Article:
A well-drafted general financial power of attorney is also crucial if you become financially incapacitated. A general power of attorney would allow a person you designate (your attorney-in-fact) to do anything with your finances and assets that you could do. A thoughtfully drafted power of attorney might also authorize gifting in appropriate circumstances. Oregon has recently passed a law specifically allowing “springing” powers of attorney that do not take effect until a specified event takes place (such as becoming incapacitated). Springing powers of attorney can add a level of protection to you and your finances, but may also raise a further issue.

Language in powers of attorney or trusts that allow someone else to handle your finances often requires some evidence that you are incapacitated – often in the form of a letter from a doctor. However, the HIPAA privacy laws can make it next to impossible for your attorney-in-fact (or successor trustee under a Trust) to obtain a letter from a doctor as proof of incapacity. Different doctors and hospitals will have their own versions of HIPAA Authorizations (or “Releases”) that will allow you to grant specified individuals access to your medical records for designated purposes. It is wise to also have a backup HIPAA Authorization that can be used if needed.

While Wills and Trusts are the estate planning documents that receive the most attention, Advance Directives and well-drafted powers of attorney are also critical. An appropriate HIPAA Authorization may be the key needed to help unlock the power of your estate planning documents that you have so carefully prepared.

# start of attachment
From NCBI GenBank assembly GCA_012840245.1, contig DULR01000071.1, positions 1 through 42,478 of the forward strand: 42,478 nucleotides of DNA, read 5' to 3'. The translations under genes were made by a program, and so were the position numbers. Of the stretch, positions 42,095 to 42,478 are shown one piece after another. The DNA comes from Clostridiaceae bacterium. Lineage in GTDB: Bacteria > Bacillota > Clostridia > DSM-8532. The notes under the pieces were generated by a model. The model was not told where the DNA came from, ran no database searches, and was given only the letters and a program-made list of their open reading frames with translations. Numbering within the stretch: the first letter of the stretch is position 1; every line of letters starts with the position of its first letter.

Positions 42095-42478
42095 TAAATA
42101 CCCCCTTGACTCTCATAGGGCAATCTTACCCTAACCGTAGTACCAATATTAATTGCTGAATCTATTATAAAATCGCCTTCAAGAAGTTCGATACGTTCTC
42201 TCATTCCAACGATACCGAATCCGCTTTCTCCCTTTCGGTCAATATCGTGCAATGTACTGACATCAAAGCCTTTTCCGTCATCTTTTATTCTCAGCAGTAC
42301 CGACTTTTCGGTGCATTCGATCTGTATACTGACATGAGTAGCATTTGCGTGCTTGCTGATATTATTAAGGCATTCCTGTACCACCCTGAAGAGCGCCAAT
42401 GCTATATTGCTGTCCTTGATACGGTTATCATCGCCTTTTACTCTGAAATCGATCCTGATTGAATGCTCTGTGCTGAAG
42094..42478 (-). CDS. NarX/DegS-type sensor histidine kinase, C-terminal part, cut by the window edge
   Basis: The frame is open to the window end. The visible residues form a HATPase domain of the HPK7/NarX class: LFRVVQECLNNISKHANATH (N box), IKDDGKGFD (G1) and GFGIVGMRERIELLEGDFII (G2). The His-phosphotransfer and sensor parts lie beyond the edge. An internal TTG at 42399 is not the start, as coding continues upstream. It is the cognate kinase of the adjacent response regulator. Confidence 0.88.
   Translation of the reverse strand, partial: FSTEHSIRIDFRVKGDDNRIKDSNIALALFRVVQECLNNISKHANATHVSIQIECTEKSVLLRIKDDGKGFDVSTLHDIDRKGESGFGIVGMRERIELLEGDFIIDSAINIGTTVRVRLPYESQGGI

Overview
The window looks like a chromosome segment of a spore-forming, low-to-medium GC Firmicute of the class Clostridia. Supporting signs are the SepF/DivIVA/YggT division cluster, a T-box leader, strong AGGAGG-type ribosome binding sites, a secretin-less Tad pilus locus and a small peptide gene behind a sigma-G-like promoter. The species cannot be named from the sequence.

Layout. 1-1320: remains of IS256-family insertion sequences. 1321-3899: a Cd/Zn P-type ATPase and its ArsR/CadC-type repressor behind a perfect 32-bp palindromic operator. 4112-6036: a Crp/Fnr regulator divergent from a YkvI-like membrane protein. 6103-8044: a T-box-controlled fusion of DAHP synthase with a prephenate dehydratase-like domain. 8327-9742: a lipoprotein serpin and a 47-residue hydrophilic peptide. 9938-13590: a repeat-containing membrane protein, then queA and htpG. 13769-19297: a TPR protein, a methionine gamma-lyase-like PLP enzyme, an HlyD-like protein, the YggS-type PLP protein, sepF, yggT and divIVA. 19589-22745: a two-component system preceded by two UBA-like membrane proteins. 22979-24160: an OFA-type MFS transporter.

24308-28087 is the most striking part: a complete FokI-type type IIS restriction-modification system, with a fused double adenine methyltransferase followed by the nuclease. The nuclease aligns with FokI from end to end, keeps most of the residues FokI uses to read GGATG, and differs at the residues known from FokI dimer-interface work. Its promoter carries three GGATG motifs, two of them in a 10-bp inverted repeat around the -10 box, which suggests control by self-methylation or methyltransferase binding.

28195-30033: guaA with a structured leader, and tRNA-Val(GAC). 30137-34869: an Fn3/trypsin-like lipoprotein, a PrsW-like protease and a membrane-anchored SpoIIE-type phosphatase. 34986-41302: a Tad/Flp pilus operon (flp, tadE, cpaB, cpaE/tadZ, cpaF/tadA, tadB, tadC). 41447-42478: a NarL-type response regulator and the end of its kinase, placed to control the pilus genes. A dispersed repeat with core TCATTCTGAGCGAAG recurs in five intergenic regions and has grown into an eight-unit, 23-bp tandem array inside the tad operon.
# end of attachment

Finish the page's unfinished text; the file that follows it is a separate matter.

Responsiveness to Your Immediate Needs and Long-Term Goals

Our strengths as a focused estate planning and elder law firm include a dedication to finding solutions without “overselling” our clients or overcomplicating situations. You can contact us with confidence that we will work hard to address your real needs — and act as quickly as possible or necessary to make sure you achieve maximum asset protection.

Assessing Your Options in View of Escalating Health Care Costs

Almost everyone in their fifties and many people earlier in their lives think about planning for nursing home care or treatment of a serious illness. Whether you have received a diagnosis of Alzheimer's or early dementia, believe you are genetically susceptible to any such condition, or simply want to be prudent and proactive, we are well prepared to help you with long-term care decisions and Medicaid planning.

Your options may include:

  • Gaining assurance that your substantial assets are sufficient for any likely scenario, so that you know you will be able to pay “out of pocket” for long term care

  • Purchase of long term care insurance that provides security and peace of mind

  • Specialized estate planning — from specific language in your will and power of attorney to development of an income cap trust or another specific legal document — designed to accomplish Medicaid planning and protect the futures of your spouse and other heirs

Not only does attorney Phil Hingson have extensive knowledge of Oregon laws, estate planning, and Medicaid eligibility, our firm frequently calls upon other specialized resources you can trust — from capable financial planners to providers of legitimate, proven long-term care insurance. We can provide referrals or work alongside you to help ensure your goals are met.